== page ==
Just the same, you’re going to get a good feeling from this. Until discontent sets in, because at some point, an urge to own a first edition will hit you. Now, there’s some homework to be done.

Time for step #1. Don’t worry; everyone will forgive you when you say, “Duh! I should have done step #1 first!”


Now it’s time to do what you should have done in the first place. These are the things that you need to do to start on the road to becoming a serious Alger collector:

1. Buy authoritative bibliographies (Bennett, Gardner and Chase, listed on this site HERE). These exhaustive publications will help you to identify both the common publishers and the publishers of the first edition Algers.

2. Join the Horatio Alger Society. This group has a scholarly and authoritative newsletter, and is filled with devoted members. When members help you, you will immediately get on the right track and stay on it. You will find that collecting Alger books is fun and rewarding.

3. Go to the Internet and find at least one set of definitions of book quality or condition (e.g., http://www.ioba.org/desc.html). That way, when a seller describes a book as “very good,” “vg+,” or “fine,” you’ll have a clue what that means. Please remember that everyone has his or her own method of grading books!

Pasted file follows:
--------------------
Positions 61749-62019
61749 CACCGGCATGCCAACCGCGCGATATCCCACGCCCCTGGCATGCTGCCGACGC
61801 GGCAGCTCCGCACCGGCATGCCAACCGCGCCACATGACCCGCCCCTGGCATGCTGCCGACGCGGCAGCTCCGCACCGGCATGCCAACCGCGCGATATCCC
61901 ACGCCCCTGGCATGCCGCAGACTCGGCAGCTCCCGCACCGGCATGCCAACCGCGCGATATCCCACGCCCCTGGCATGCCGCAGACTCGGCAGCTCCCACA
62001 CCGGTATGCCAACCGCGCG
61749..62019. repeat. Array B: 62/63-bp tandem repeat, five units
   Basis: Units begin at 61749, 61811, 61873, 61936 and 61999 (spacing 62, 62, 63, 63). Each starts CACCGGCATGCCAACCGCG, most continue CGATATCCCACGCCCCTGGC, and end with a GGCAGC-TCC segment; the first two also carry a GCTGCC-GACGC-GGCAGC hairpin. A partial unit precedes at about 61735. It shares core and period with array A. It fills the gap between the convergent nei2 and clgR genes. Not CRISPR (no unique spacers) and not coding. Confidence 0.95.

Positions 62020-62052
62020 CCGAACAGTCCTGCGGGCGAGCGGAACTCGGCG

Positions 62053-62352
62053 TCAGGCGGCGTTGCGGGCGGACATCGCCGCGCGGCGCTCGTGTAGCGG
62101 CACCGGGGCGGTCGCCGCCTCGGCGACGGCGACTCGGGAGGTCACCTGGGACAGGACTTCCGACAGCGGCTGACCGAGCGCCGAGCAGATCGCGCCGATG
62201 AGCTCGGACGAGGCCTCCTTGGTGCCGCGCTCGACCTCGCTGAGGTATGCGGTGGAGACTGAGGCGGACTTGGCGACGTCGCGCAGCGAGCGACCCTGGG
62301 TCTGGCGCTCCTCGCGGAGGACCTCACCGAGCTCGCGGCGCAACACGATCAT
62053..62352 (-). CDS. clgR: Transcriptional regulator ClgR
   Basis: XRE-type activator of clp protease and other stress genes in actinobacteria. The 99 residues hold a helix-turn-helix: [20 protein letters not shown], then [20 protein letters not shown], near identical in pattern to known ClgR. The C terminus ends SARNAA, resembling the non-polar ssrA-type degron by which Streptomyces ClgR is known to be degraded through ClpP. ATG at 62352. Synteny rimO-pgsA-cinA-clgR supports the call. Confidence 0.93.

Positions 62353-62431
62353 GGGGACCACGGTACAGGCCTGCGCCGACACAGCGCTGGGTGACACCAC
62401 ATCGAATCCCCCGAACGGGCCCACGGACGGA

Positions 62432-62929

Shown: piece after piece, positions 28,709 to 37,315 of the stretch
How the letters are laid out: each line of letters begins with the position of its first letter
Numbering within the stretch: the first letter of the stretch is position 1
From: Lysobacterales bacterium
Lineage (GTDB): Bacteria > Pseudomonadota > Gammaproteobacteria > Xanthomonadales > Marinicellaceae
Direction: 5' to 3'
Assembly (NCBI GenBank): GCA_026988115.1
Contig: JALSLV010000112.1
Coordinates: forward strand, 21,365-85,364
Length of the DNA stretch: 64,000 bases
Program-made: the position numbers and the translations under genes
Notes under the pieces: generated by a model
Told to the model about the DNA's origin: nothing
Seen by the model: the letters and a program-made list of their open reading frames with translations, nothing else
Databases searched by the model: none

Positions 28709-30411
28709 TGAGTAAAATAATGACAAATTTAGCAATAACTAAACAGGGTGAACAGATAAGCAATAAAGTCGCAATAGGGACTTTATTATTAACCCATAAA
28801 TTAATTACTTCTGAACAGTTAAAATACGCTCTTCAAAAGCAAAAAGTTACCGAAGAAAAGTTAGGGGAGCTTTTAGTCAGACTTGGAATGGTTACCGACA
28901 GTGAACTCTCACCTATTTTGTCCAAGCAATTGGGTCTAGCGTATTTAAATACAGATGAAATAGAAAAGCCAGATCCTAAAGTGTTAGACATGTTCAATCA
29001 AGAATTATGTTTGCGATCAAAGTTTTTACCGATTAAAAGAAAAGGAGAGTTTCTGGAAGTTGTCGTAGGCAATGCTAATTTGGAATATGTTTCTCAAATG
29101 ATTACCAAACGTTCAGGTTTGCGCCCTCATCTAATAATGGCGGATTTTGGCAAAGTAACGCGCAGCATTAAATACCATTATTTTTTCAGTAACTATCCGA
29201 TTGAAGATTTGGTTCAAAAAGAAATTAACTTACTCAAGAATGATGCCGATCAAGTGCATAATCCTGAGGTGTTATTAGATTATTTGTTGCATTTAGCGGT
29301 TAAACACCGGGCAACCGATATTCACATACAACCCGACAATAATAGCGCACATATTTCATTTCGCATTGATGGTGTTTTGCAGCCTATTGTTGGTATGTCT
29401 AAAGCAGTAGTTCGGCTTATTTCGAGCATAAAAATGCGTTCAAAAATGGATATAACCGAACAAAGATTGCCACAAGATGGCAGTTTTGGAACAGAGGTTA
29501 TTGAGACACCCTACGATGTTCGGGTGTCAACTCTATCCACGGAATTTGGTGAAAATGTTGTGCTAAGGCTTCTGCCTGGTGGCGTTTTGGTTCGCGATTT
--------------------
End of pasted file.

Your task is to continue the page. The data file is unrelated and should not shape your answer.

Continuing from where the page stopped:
4. From this site, print the list of Alger first editions and the list of Alger reprint titles. Go HERE for firsts and HERE for reprints.

5. In time, you will grow familiar with the many Alger publishers, and the seemingly endless cover formats used in publishing his books. A number of HAS collectors make it a point to collect far more than first editions, and that includes complete sets of reprints in a particular format.

6. Form a plan. Generally, collecting “firsts” is a good idea. These could cost between $35.00 and $1,200.00, based on scarcity and condition. But now you’ll be buying books regarded for collectability.

(And note that from time to time you will find a bargain, if the book is the genuine article. I’ve bought $80.00 books for $9.00, if and when they proved to be real firsts. I once bought a Twain first edition for $21.00 when the same book was selling at a local bookseller for $200.00!)

Ebay Tips

eBay is a strange and wonderful place, and you will find (or may have already found) that most sellers are very decent people. But it must also be said that most of them are not bibliophiles. Even the few who own bookstores or antique shops will point out that they have not studied their offerings carefully. So here are some tips.

Tip #1 – Beware Accidental (or Deliberate) Mislabeling or Puffery

Most eBay sellers offering Alger books know little about what they are selling (and some will be forthright enough to say so). They frequently offer books at too high a price, but their biggest offense is just plain getting the facts wrong.

Consider this example:

The seller says:

Wait and Hope, or A Plucky Boy’s Luck. By Horatio Alger, Jr. Published by New York Book Company. This book was published in 1908. The book has a nicely illustrated cover. This book is 163 pages in length. It measures 5"W x 7-1/4"H. There is a name, hand written on the inside cover. This book has 1 rip on the first blank page. It is in good condition for the age. A real collector’s book!